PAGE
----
Stocks extended their losing streak to a fifth session on Friday, as U.S. and European equities fell overnight and the yen strengthened against other major currencies amid credit concerns over a major bank in Portugal.
The Nikkei 225 average closed down 52.43 points, or 0.34 percent, at 15,164.04. On Thursday, it sagged 86.18 points. The Topix dipped 4.06 points, or 0.32 percent, to end at 1,255.19, after falling 11.57 points the previous day.
The TSE came under selling pressure from the outset of Friday’s trading after U.S. and European equities dropped overnight on the concerns raised in Portugal.
After the initial selling ran its course, buying on dips by pension funds and foreign investors helped cut the losses, brokers said, but the yen’s appreciation against the dollar and euro in the afternoon spurred renewed selling on the market.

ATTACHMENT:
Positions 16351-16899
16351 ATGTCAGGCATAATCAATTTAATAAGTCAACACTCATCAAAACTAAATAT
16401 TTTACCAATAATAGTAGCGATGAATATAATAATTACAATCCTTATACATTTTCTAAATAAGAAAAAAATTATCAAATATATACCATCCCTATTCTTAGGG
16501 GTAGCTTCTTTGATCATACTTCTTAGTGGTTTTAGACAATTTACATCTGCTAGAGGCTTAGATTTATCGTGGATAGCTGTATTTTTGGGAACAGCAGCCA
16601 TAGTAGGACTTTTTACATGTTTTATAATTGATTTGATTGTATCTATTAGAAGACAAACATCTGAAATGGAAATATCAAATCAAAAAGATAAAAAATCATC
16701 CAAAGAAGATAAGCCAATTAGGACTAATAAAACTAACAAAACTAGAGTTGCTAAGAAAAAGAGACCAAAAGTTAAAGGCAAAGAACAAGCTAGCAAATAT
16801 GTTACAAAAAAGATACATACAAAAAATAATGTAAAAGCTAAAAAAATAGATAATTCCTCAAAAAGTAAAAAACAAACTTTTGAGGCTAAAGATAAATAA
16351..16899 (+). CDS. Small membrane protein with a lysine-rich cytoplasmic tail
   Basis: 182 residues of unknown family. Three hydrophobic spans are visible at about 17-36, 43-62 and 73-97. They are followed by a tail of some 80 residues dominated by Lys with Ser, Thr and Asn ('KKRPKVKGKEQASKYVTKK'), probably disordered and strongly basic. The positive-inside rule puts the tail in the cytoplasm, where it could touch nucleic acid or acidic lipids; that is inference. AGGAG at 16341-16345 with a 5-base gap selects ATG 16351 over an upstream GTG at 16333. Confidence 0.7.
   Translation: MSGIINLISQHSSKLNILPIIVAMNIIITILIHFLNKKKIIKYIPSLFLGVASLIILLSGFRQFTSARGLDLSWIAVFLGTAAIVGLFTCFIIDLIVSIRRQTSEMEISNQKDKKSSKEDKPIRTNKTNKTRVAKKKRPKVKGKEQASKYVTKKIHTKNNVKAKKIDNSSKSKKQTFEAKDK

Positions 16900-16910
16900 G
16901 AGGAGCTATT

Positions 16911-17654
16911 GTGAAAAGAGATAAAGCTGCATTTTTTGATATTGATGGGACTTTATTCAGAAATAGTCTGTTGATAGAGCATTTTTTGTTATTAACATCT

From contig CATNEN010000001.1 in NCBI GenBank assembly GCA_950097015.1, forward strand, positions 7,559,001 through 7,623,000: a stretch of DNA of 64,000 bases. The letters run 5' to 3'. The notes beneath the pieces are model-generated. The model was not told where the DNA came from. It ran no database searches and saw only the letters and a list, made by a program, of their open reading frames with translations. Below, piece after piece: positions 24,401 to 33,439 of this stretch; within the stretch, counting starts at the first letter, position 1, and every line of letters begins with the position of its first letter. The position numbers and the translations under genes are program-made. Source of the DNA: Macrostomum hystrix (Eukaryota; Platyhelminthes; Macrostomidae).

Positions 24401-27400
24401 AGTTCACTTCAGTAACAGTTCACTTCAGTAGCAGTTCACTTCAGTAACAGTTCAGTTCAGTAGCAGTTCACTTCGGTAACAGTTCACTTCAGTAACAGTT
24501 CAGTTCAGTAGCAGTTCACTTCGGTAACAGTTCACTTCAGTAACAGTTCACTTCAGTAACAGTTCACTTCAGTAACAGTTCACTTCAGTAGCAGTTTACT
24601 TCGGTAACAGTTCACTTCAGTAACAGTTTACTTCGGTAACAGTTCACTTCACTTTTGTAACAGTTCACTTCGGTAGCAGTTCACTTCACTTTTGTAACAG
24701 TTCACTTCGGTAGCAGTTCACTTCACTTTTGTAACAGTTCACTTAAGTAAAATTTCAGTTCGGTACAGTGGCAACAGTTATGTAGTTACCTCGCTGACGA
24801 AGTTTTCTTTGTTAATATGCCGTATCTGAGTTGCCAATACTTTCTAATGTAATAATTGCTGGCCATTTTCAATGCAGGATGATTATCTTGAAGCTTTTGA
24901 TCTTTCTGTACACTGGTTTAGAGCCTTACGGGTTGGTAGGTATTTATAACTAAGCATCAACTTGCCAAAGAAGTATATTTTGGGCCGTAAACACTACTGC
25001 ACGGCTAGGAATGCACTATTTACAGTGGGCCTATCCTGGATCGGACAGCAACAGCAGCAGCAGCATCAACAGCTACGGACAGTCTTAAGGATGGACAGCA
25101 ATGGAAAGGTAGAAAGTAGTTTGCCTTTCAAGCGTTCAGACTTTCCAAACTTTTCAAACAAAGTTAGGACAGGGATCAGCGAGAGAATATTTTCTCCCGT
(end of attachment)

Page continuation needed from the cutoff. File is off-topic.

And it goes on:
At the same time, brokers said that intermittent buying,stemming from index futures, helped underpin the market’s downside.
Most analysts expect that the problem in Portugal is unlikely to have a serious impact on its neighbors, such as Italy and Spain, and won’t revive the European debt crisis.
“Wall Street met with brief selling following the Portuguese problem, but I believe the U.S. market has priced in its impact on stocks,” said Masayuki Otani, chief market analyst at Securities Japan Inc.
At present, “investors are not pessimistic about the bank crisis because safety nets have already been established since Europe was hit by past credit risk problems,” Otani said.